Bruce: That’s why a lot of people love property so much, is because it is less volatile than shares. As we had, from November 2007 until March 2009, 55% wiped off the Australian share market during that period. The worst property downturns in recent years have been a lot lower. You know, 10, 20%. In the early ’90s, Sydney’s market fell about 20%. But if you have a look at that graph, which is showing a period of years, the volatility bouncing around is not nearly as high. Perth went for a great canter there, the blue line, for a period. But then, if you look from, sort of 2008 onwards, Perth has barely moved since. It’s bounced around a little bit. Some of the other major metropolitan cities in there have done something similar. It’s a lot steadier. Yes, property does fall. Yes, property can fall 10, 15%. But there haven’t been any major falls since the late ’80s, early ’90s. Prior to that, the crashes don’t seem to be as big in property as they are in the share market.
Alan: Nor do the rises, it would seem. Looking at this graph, we’re not talking hockey sticks.
Bruce: Well, no. I mean, if you do look at that Perth example, when the resources boom was really kicking off, 2002, 2003, through to the first corrections that we had in sort of 2008, there wasn’t quite a significant rise. But what you are talking about, which Anthony raised, when you’re looking at property… I’ll work on quite similar numbers to Anthony, 5% capital growth, 4% yield, total return, 9%… property is capable of doing far better than that if you’re able to pick well and choose the right points in the cycle. As a general rule long-term, I’m talking about sort of 9% total shareholder return, or total return for investor.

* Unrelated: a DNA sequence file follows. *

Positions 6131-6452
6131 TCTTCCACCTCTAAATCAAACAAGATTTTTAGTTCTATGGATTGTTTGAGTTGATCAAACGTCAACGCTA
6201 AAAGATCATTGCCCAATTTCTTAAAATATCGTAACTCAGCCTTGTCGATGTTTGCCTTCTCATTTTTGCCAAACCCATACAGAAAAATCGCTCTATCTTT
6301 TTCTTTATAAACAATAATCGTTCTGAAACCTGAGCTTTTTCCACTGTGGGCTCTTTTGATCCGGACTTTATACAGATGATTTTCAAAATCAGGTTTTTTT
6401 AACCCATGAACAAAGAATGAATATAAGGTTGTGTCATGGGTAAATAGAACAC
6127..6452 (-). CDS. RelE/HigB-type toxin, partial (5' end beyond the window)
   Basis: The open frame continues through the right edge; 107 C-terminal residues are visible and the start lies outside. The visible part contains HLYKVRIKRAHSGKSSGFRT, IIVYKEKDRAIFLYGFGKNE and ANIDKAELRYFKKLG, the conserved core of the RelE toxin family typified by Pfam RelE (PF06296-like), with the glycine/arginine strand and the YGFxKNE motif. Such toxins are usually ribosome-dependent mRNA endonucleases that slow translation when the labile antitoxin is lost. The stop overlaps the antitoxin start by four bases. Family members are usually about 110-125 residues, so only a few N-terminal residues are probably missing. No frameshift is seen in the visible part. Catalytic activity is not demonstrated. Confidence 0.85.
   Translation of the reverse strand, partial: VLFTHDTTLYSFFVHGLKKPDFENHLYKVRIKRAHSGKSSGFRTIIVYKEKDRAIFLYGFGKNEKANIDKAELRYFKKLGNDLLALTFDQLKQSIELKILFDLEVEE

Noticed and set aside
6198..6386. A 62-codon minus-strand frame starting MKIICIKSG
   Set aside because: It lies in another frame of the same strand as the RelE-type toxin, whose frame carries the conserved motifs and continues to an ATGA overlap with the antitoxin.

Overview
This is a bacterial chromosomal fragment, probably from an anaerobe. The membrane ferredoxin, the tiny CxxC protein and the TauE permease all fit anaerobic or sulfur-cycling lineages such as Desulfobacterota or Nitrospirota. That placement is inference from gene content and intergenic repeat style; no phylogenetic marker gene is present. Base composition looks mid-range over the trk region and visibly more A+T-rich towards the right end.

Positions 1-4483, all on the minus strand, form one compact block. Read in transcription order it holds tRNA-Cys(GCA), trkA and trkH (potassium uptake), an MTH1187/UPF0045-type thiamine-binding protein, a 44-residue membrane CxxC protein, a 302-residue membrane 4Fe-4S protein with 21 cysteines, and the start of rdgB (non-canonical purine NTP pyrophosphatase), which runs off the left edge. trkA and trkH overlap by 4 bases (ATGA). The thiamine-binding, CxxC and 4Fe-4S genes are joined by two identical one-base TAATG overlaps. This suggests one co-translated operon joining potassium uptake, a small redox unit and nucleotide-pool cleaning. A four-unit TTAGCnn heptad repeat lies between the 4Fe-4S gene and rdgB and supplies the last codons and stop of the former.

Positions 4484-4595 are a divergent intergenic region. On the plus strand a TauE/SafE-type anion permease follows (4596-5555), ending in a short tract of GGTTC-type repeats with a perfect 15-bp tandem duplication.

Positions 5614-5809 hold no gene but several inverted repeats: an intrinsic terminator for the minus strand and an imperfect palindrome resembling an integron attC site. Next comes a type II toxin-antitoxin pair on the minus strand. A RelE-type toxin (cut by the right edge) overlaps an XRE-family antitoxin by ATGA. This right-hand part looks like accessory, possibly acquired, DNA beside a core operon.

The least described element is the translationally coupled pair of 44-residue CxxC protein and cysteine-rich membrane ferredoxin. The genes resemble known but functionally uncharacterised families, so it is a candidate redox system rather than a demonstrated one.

Alan: Yeah. I suppose one of the other problems is, with a superfund, you need a fairly large superfund to buy property, because you have to buy the whole thing rather than bits of it.
Anthony: Part of the questions are, property is a lumpy asset class. If you’ve got a fund where you really don’t want to invest as much money in your fund as would allow you to buy one good quality property on your own, that does get back to, as Bruce said, managed funds are one of the alternatives that you’ve got for getting that property exposure. You can get into managed funds with a much smaller investment, $5000 or $10,000, and start to get property exposure. If your fund builds up so that you’re then able to buy an individual asset, you can look at that as a longer term strategy.
Alan: John says, “Look, if you’re still working and you’re 60 years old,” that’s me. Just turned 60, I’m still working, still intent on working. Yeah, that’s me. Will it be advantageous to buy a property in the SMSF? This is me. Should I buy a property in my SMSF, me and John?